The Earth's capacity to absorb “novel entities” such as synthetic chemicals like plastic, without endangering the global ecosystem has been exceeded, 14 scientists argue. These entities span a wide range – primarily chemicals that do not biodegrade or do so only poorly.
In 2009, the Stockholm Resilience Center identified nine planetary boundaries within which human activities threaten Earth's stability, which has survived for at least 10,000 years. The Center has brought together experts to make assessments of where we stand on each boundary compared to the safe operating space. Some of these measures are truly global – notably, climate-changing gasses – whereas others – such as freshwater use – are experienced more locally.
In Environmental Science and Technology a team, including the Center's Patricia Villarubia-Gómez, consider the threat novel entities pose, and the aspects of the nine boundaries where they think we have most exceeded planetary capacities.
“There has been a 50-fold increase in the production of chemicals since 1950. This is projected to triple again by 2050,” Villarubia-Gómez said in a statement.
Novel entities are defined as “new substances, new forms of existing substances, and modified life forms.”
Environmental Science and Technology is a publication of the American Chemical Society, so the publishers, and presumably the authors, are aware of the benefits novel chemical entities have provided to humanity. However, the authors argue in excess they have become a global threat when they persist in the environment, move on a large scale, and accumulate in organisms and the environment. The paper represents an effort to define the point at which these things can disrupt large-scale processes that keep the planet stable, rather than being merely a local threat.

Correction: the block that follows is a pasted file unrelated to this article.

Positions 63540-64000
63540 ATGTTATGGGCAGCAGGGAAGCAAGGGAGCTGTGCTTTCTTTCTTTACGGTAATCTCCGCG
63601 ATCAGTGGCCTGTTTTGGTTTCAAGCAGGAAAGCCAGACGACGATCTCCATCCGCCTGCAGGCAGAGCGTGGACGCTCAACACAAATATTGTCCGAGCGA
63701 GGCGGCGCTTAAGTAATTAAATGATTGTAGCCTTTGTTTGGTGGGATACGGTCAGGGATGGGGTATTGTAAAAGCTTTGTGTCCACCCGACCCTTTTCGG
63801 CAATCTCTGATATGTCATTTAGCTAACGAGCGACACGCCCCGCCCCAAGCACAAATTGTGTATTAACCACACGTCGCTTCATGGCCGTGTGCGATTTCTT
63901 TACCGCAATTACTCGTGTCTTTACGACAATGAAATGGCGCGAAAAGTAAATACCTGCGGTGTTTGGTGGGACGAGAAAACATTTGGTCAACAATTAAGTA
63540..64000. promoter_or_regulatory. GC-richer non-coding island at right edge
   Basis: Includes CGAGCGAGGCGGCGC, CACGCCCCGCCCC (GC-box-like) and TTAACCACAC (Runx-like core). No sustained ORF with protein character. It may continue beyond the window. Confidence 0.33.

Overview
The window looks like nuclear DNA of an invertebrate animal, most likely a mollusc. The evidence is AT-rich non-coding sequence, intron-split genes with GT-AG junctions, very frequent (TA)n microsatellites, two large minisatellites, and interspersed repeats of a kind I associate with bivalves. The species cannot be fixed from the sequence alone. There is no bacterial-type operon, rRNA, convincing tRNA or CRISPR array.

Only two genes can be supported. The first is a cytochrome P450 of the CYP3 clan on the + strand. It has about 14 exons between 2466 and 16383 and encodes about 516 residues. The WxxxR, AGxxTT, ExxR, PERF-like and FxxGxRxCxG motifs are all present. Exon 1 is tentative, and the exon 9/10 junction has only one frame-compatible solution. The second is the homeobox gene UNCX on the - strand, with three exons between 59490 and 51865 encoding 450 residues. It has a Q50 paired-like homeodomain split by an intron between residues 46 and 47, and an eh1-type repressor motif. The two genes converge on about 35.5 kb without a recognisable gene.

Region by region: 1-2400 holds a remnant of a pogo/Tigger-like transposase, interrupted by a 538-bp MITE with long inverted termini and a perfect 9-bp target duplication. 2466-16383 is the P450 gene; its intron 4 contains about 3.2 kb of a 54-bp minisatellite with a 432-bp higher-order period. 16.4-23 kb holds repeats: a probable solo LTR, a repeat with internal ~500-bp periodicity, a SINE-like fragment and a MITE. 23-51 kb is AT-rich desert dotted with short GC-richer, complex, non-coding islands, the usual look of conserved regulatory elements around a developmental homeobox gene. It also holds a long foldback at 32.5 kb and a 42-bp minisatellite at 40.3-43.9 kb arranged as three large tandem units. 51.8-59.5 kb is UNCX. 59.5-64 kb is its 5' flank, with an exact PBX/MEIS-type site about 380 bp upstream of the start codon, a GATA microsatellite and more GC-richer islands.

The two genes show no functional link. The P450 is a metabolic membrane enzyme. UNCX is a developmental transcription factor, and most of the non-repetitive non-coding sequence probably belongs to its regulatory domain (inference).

The problem of chemicals to which living things are not adapted is exceptionally diverse. An estimated 350,000 different types are manufactured and on the global market. The authors argue this “outstrip[s] our efforts at safety assessment and monitoring.”
Some novel entities, such as many pharmaceuticals, only leave the body after being broken down and therefore pose no risk to the wider environment. Others are biologically inert and fairly safe. However, pesticides and plastics are posing much wider threats. Currently used plastics, the authors note, contain 10,000 other chemicals, which get released as the originals break down, sometimes forming new combinations.
“The rate at which these pollutants are appearing in the environment far exceeds the capacity of governments to assess global and regional risks, let alone control any potential problems,” said co-author Professor Bethanie Carney Almroth from the University of Gothenburg. "Some of these pollutants can be found globally, from the Arctic to Antarctica, and can be extremely persistent. We have overwhelming evidence of negative impacts on Earth systems, including biodiversity and biogeochemical cycles.”
“Shifting to a circular economy is really important. That means changing materials and products so they can be reused not wasted, designing chemicals and products for recycling, and much better screening of chemicals for their safety and sustainability along their whole impact pathway in the Earth system,” Villarubia-Gómez said.
Carney Almroth's prescription may prove an even harder sell: “We need to be working towards implementing a fixed cap on chemical production and release."